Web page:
What Eric Kim Learned Processing 164 Rolls of Film After Waiting a Year →

March 24, 2015 |

Fantastic, in-depth article on the lessons Eric Kim learned by waiting a full year before developing his film:

I often find that the longer I wait before I develop my film, the better I am able to self-edit my own photos. Not only that, but after a period of a few months of taking a photo, I forgot haven taken many photographs. Which means when I finally see the photographs a year after, I don’t remember shooting most of them.

It is always easier to criticize and edit the work of other photographers (because you aren’t as emotionally attached). But when you forget about having taken your own photographs, it is almost like you are judging another photographer’s images.

Interesting approach. I don’t think I could wait for an entire year without seeing my photos, though. It may be OK for seasoned photographers but for beginners, I’m not so sure it’s a good approach. One year is a hell of a long time during which you’re left with no objective way to gauge your progress, and whether your instincts are right or wrong. Even worse, you may end up cultivating bad habits, simply because you lacked the necessary feedback to correct them in a timely manner.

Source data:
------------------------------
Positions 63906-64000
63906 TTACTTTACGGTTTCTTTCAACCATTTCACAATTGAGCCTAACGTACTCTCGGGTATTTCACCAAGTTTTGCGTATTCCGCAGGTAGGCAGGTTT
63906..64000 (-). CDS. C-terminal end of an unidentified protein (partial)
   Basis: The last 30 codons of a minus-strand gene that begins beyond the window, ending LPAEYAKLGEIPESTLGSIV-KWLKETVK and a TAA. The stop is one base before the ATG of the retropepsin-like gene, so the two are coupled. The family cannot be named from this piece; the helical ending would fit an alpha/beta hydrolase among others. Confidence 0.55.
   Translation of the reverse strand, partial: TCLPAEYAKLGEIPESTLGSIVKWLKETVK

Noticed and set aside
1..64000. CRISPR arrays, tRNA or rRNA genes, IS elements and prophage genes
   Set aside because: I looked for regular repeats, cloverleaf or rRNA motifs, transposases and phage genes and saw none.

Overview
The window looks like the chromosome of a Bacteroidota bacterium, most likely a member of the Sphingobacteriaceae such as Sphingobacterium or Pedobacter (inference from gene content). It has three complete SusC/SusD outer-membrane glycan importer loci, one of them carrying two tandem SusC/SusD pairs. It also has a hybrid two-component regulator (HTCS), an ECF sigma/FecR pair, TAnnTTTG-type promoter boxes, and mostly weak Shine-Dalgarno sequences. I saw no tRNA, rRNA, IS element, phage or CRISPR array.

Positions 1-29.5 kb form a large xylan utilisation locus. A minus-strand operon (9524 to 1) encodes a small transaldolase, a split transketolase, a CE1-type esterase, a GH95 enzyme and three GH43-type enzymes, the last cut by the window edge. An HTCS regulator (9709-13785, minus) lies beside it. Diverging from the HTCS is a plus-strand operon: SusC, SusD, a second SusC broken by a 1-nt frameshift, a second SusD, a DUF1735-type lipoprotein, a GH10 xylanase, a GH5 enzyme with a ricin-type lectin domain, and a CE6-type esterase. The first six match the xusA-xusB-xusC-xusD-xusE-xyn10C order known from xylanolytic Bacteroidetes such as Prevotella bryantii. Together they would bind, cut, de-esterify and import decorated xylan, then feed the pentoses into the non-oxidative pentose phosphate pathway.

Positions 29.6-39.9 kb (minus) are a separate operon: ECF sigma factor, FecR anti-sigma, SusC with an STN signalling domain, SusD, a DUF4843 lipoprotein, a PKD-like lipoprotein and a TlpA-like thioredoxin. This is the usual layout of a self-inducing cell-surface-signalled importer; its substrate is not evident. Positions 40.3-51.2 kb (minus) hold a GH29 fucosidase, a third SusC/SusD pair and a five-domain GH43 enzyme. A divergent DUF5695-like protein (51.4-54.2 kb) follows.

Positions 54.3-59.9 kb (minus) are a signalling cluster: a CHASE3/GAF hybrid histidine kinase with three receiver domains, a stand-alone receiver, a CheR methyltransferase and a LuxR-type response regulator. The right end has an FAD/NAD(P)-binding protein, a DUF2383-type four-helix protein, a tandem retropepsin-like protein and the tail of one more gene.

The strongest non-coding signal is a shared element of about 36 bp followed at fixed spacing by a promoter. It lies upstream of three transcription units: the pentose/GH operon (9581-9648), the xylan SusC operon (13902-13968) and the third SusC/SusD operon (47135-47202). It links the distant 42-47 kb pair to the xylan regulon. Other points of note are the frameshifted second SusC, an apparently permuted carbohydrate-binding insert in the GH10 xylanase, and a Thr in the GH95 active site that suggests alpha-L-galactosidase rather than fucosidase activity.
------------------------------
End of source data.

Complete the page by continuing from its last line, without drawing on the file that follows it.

As a thought experiment, I get it. I just don’t think it’s a viable choice for me, personally. That said, the article also provides an excellent look at the many joys of shooting film and for that alone, it’s well worth your time.

Finally, I’d like to thank CJ Chilvers for recently pointing me in Kim’s direction. I owe you one, sir.